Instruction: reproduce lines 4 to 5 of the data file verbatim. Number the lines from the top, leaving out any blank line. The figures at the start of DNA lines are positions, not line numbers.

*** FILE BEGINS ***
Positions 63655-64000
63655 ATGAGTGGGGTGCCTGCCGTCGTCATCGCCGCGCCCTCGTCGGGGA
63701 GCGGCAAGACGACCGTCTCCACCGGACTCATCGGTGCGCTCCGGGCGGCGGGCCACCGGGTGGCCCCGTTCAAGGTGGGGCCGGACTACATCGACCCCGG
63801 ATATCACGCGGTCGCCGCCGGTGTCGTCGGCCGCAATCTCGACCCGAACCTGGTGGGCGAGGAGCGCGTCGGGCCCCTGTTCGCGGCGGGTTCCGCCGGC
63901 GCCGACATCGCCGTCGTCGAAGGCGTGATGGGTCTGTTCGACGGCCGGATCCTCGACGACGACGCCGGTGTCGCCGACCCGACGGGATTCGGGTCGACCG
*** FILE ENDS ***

63801 ATATCACGCGGTCGCCGCCGGTGTCGTCGGCCGCAATCTCGACCCGAACCTGGTGGGCGAGGAGCGCGTCGGGCCCCTGTTCGCGGCGGGTTCCGCCGGC
63901 GCCGACATCGCCGTCGTCGAAGGCGTGATGGGTCTGTTCGACGGCCGGATCCTCGACGACGACGCCGGTGTCGCCGACCCGACGGGATTCGGGTCGACCG